Guide on violence against women is to be released soon Workshop on combating violence held [Archives:2003/53/Culture]

December 24 2003

The problem of violence against women manifests itself in a terrifying array of forms throughout the world. The experience of violent intrusion – or the threat of such intrusion – is a common thread in the fabric of women’s everyday life in societies around the world.
In this respect, an Arab training guide workshop focusing on violence against women was held by Oxfam GB-Yemen during December 20-24 at Hadda Hotel.
“I’m entrusted to train a number of civil society non-governmental organizations in Yemen to examine an Arab training guide in order to be implemented in the Arab region focusing on violence against women and domestic violence,” Amal Mahmoud, a development expert and a trainer at the workshop told Yemen Times.
“I’d like to point out that violence against women is one of the issues that has been ignored by our communities for far too long…Violence generates violence. We in this case have to depend on civilized methods to tackle problems and their inevitable consequences.”
Consequently, a great emphasis has been paid to take active and strong measures to limit the phenomenon of violence in general and violence against women in particular because the latter has raised concern by local and international observers who are amazed at the stunning silence of the communities towards this important issue.
“When we talk about violence, we don’t refer to the physical violence only. We also focus on the factors behind preventing people from practicing their human rights that should be given to them regardless of their gender,” Amal added.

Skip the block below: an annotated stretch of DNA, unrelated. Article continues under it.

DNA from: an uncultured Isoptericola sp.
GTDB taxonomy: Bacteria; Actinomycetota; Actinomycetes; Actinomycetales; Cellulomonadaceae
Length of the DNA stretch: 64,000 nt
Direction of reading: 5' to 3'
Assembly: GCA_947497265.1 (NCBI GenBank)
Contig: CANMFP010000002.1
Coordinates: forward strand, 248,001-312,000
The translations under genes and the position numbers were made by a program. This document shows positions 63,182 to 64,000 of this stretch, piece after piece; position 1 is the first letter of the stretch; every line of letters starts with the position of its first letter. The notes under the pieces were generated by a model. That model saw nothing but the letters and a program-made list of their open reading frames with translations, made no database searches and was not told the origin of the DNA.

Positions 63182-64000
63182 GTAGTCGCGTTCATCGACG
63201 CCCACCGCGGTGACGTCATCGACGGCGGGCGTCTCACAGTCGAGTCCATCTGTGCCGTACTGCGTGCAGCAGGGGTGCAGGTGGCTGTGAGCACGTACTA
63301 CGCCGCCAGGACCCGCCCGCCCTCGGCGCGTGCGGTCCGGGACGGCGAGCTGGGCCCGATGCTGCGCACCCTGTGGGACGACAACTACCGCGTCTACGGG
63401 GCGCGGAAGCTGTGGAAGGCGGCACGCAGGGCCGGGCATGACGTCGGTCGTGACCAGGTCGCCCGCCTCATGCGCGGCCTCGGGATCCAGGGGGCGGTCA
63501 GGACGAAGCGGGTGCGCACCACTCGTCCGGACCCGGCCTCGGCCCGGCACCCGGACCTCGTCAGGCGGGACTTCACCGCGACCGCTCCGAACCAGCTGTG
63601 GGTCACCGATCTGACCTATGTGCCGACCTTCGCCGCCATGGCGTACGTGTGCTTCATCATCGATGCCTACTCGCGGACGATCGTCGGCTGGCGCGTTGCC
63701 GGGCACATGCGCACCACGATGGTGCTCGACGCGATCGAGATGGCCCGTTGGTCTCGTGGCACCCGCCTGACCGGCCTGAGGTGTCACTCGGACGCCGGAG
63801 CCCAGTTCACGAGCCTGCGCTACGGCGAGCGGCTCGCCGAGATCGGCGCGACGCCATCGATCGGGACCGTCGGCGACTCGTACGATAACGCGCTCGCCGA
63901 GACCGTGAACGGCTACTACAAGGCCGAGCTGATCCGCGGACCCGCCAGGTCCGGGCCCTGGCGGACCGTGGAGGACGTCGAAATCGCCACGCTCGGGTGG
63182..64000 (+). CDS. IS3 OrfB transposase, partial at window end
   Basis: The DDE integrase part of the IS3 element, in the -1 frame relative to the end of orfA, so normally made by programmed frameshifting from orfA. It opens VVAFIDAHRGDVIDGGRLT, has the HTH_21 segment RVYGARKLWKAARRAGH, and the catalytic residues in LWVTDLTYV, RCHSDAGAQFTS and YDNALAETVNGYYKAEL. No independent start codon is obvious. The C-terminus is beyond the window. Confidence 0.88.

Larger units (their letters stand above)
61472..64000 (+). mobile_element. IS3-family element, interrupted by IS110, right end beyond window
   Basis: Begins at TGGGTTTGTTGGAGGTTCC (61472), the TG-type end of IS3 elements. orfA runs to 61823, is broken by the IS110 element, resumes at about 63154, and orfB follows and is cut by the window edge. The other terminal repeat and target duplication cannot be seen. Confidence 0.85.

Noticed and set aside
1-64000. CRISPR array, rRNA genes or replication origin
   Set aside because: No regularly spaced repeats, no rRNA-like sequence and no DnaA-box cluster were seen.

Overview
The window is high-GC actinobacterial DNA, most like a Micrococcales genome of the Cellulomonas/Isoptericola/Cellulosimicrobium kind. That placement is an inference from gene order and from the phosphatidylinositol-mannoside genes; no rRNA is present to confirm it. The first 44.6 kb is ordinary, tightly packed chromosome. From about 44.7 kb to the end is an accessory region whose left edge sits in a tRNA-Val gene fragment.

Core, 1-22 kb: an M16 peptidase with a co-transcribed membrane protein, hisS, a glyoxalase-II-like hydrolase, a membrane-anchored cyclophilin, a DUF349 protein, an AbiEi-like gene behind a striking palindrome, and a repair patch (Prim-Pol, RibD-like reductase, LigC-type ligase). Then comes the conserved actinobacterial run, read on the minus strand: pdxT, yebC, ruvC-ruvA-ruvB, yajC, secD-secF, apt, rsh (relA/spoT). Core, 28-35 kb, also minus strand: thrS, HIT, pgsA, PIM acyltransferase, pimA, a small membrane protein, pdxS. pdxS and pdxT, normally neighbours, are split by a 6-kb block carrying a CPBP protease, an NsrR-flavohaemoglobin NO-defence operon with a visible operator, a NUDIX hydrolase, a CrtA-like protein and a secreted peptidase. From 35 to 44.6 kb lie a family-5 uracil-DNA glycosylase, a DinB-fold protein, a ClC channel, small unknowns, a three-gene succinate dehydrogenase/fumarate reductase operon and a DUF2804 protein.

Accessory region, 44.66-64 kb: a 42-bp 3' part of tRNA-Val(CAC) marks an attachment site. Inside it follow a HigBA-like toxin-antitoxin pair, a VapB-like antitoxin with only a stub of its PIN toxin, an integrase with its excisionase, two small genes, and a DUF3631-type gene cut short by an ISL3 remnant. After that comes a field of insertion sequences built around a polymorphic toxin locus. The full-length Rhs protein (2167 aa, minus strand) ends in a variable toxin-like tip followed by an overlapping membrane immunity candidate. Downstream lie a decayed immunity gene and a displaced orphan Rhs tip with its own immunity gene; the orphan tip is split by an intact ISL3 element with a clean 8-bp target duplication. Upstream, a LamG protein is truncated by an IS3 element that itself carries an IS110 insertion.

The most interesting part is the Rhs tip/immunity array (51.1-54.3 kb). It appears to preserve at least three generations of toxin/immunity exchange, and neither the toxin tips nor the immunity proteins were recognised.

This is the second workshop to set an experimental test procedure, which is to be released within the coming few days.
The first training workshop on the same issue was held two months ago. The guide has been prepared by Oxfam along with other civil organizations. Notes have been taken on this issue in accordance with test results of the first experiments carried out during the first workshop.
“The workshop aims at preparing local trainers that belong to participating organizations to be active in raising awareness on violence issues,” she said.
The workshope curriculum was divided into two categories; the first related to the completion of the experimental guide test including the international charters dealing with human and women’s rights. The second category concentrated on efficient training.
The Universal Human Right Declaration has given priority in the experimental guide test. It also dealt with woman’s rights charters including putting an end to all forms of discrimination against women. “This also includes getting acquainted with international conferences dealing with women’s issues with special emphasis on the latest women conference in Beijing,” Amal concluded.